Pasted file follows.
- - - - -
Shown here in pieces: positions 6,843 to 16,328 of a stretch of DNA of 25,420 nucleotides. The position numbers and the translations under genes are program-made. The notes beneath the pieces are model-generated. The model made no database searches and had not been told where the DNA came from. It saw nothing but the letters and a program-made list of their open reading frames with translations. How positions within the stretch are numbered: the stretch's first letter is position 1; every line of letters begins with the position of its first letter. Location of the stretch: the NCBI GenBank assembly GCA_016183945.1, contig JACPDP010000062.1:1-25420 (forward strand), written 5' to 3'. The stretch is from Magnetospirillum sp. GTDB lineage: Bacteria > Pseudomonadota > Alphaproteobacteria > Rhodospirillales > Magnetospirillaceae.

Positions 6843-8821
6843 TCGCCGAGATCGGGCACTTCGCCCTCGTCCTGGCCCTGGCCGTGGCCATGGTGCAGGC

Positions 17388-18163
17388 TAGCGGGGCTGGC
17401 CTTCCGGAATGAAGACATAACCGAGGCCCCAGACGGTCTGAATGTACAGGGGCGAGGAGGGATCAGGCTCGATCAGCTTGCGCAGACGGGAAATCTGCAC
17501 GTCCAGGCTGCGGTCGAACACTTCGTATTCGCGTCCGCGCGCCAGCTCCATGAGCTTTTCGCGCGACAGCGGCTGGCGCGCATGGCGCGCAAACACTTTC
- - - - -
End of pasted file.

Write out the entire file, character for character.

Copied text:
Shown here in pieces: positions 6,843 to 16,328 of a stretch of DNA of 25,420 nucleotides. The position numbers and the translations under genes are program-made. The notes beneath the pieces are model-generated. The model made no database searches and had not been told where the DNA came from. It saw nothing but the letters and a program-made list of their open reading frames with translations. How positions within the stretch are numbered: the stretch's first letter is position 1; every line of letters begins with the position of its first letter. Location of the stretch: the NCBI GenBank assembly GCA_016183945.1, contig JACPDP010000062.1:1-25420 (forward strand), written 5' to 3'. The stretch is from Magnetospirillum sp. GTDB lineage: Bacteria > Pseudomonadota > Alphaproteobacteria > Rhodospirillales > Magnetospirillaceae.

Positions 6843-8821
6843 TCGCCGAGATCGGGCACTTCGCCCTCGTCCTGGCCCTGGCCGTGGCCATGGTGCAGGC

Positions 17388-18163
17388 TAGCGGGGCTGGC
17401 CTTCCGGAATGAAGACATAACCGAGGCCCCAGACGGTCTGAATGTACAGGGGCGAGGAGGGATCAGGCTCGATCAGCTTGCGCAGACGGGAAATCTGCAC
17501 GTCCAGGCTGCGGTCGAACACTTCGTATTCGCGTCCGCGCGCCAGCTCCATGAGCTTTTCGCGCGACAGCGGCTGGCGCGCATGGCGCGCAAACACTTTC